Wartsila Diesel striving for further NOx, carbon dioxide reductions
Wartsila NSD recently signed a deal with John Crane-Lips, part of the TI Group in the UK, to strengthen its commercial position.
Diesel engine of the type being installed in the Saibos FDS deepwater construction vessel.
Wartsila NSD recently signed a deal with John Crane-Lips, part of the TI Group in the UK, to strengthen its commercial position. The coop eration agreement between the two companies will enable customers to purchase complete marine propulsion systems from a single source.
This divests them of the responsibility for combining the basic elements of the system - engine, gearbox, propellers, thrusters, controls and so on. Under the agreement with TI, Wartsila will act as the prime contractor to the shipyards and assume the role of integrator. Both companies will continue to supply their products separately to customers not wishing to adopt this new procurement approach.
Mikael Makinen compared the move with the changes seen in the offshore industry over the past several years. "It is not enough simply to supply the individual elements of the system anymore. People are looking for companies that are willing to take responsibility for functionality and to provide lifetime service support," he said.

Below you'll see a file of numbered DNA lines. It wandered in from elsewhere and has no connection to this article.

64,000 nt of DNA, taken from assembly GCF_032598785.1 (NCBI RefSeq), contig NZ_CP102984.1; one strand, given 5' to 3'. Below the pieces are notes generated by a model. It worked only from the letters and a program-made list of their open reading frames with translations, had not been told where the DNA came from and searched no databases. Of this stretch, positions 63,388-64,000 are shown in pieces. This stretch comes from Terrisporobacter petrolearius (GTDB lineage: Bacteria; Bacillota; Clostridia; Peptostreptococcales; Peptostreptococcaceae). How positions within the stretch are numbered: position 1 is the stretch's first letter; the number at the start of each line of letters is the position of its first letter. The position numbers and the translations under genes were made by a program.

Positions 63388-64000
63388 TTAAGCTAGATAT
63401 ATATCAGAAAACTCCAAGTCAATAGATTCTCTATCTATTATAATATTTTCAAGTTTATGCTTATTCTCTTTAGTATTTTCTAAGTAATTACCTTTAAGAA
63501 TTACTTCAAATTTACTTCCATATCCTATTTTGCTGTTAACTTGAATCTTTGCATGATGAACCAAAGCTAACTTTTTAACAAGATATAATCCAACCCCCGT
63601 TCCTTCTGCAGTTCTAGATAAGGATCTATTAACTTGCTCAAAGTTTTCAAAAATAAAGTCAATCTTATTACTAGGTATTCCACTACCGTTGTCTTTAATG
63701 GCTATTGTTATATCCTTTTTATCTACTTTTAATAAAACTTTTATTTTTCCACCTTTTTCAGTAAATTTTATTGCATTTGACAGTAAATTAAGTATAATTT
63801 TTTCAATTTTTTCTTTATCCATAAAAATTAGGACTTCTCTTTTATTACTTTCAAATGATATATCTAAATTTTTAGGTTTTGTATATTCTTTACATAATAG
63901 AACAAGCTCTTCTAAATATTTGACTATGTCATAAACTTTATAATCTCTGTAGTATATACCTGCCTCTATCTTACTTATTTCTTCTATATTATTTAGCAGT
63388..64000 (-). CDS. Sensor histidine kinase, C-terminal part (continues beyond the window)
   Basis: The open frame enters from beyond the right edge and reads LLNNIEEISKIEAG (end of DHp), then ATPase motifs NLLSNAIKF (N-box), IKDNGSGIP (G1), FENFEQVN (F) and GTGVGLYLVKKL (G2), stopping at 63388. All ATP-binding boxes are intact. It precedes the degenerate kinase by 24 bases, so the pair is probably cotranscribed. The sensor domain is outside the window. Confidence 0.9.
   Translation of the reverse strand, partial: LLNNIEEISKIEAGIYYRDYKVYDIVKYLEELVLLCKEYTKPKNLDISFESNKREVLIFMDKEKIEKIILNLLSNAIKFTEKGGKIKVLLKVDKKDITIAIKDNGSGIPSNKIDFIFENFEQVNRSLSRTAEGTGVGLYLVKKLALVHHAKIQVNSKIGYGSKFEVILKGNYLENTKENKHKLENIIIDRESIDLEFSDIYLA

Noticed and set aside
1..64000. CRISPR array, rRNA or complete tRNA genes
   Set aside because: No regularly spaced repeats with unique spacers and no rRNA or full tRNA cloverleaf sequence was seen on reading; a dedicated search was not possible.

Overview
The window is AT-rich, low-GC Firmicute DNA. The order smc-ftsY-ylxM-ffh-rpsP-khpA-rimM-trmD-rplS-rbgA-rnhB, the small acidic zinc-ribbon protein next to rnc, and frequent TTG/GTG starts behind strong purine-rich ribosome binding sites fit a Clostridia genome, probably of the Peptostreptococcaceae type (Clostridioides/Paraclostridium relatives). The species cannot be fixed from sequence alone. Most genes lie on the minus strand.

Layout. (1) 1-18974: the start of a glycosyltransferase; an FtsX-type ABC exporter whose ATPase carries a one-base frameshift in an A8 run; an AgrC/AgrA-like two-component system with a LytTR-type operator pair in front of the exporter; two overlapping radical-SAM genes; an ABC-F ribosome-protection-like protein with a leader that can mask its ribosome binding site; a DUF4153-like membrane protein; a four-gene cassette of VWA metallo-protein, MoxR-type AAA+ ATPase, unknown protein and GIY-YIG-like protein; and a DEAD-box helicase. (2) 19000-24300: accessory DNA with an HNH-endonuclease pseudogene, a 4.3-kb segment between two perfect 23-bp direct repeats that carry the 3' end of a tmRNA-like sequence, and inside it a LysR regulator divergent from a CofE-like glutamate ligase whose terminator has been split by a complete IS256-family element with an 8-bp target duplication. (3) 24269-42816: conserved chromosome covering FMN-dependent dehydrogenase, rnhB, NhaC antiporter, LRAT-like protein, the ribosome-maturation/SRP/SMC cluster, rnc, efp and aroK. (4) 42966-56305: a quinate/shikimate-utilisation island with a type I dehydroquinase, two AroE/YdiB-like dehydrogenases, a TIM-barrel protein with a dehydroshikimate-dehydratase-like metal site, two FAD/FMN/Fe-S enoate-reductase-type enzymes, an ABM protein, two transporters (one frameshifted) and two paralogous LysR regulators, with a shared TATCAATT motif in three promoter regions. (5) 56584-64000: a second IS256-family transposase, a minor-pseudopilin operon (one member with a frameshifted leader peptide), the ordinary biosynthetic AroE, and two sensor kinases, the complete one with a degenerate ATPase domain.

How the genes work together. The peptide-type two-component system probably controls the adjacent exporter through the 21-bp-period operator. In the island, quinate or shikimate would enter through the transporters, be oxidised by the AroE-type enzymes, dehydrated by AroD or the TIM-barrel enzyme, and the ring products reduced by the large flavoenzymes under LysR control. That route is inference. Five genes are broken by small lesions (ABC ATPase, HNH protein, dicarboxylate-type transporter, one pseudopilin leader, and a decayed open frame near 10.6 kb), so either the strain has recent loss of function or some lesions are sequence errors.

As ship design becomes more complex and performance demands increase, Makinen believes that marine systems integration skills will become paramount. "In a commercial sense, it can help in two ways," he pointed out. "It lowers the barriers for owners to go to less sophisticated yards; for example, in China. It also enhances the competitiveness of the relatively more costly European yards, since in future they will require fewer specialist engineers working on their side."
Diesel engines have come in for considerable criticism in the past for their environmental performance, and cleaner diesel technology has been a constant focus for manufacturers, not least, Wartsila. The pressures to reduce emissions are strongest in the passenger cruise shipping market. However, when questioned about this, Makinen stressed that improvements to the engines would ultimately benefit users "across the entire marine and offshore spectrum."
For some time, Wartsila has been investing in ways of reducing the emissions from its engines of oxides of nitrogen (NOx) and sulphur (SOx), as well as carbon dioxide and smoke. The company was instrumental in the development of direct water injection technology, aimed specifically at tackling NOx levels - the first engines to incorporate the technology were the Wartsila type 46. Emitted NOx levels in the region of 4-6 g/kWh compare favorably with gas turbine engines, running on the same light fuel oil.
In addition to direct water injection, attention will be directed towards common-rail fuel injection. It is anticipated that this will further decrease NOx, reduce smoke levels below visible limits, even at low loads, and increase engine efficiency, hence improving fuel consumption and cutting carbon dioxide levels.